The fact that saliva is so beneficial in terms of buffering and neutralising acidic plaque pH values has stimulated much interest in agents that increase salivary flow rates.14 Chewing gum or unflavored materials such as paraffin wax after consuming fermentable carbohydrates leads to an increase in salivary flow with a concurrent rapid rise in plaque pH. This rise has been shown to be closely associated with a rise in bicarbonate buffering capacity, as well as an increased supply of nitrogenous substrates, which are metabolised to basic (less acidic) end products.14-16 The chewing of cheeses rich in nitrogenous compounds gives rise to similar pH increases found with paraffin wax, despite the cheese itself being acidic. This is probably due to the breakdown of casein and other cheese proteins, as well as the fact that cheese is a strong sialogogue, an agent that increases the flow of saliva. Cheese has the added advantage of raising the plaque concentrations of calcium and phosphate and, therefore, increasing the chance of remineralising teeth.16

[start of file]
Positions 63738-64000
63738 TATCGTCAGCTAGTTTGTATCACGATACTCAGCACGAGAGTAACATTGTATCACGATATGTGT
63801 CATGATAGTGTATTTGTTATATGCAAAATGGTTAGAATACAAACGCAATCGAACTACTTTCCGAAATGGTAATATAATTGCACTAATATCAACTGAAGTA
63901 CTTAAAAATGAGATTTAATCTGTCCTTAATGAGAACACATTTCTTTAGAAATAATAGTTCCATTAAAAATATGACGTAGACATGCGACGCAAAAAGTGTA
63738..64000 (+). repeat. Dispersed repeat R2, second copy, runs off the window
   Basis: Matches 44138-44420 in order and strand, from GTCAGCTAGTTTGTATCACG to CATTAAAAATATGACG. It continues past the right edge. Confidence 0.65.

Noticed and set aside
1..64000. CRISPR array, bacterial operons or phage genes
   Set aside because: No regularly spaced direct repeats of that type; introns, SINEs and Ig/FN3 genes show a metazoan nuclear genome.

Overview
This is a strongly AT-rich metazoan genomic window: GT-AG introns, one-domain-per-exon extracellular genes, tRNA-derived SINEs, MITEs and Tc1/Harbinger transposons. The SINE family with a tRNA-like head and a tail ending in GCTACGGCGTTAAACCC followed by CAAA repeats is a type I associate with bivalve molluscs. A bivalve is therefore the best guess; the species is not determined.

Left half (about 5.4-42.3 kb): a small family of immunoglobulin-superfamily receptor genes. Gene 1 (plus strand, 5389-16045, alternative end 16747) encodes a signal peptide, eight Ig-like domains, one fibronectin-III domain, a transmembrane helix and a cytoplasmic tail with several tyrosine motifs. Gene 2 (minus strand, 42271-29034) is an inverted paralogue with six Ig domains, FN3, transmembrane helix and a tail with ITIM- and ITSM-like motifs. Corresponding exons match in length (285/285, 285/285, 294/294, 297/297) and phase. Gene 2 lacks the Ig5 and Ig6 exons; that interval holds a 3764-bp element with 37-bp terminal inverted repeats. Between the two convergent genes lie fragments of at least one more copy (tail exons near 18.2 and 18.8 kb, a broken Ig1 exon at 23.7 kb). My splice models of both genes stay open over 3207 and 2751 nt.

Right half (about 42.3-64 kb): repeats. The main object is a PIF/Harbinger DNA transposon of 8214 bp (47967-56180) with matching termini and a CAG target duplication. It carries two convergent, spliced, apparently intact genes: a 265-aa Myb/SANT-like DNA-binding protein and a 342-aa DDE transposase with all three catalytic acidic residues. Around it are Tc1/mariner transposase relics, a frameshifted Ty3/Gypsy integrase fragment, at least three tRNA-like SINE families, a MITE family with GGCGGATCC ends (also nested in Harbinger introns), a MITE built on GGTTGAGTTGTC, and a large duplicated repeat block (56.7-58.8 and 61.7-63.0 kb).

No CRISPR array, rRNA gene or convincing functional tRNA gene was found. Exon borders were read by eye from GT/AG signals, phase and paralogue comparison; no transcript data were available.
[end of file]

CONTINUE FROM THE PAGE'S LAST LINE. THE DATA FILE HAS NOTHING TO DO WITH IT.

Figure 8. Plaque pH responses by a sugar-rich snack alone, and followed by sugared or sugar-free chewing gum.
Figure 9. Plaque pH responses to a sucrose mouthrinse alone, and followed by paraffin or cheese.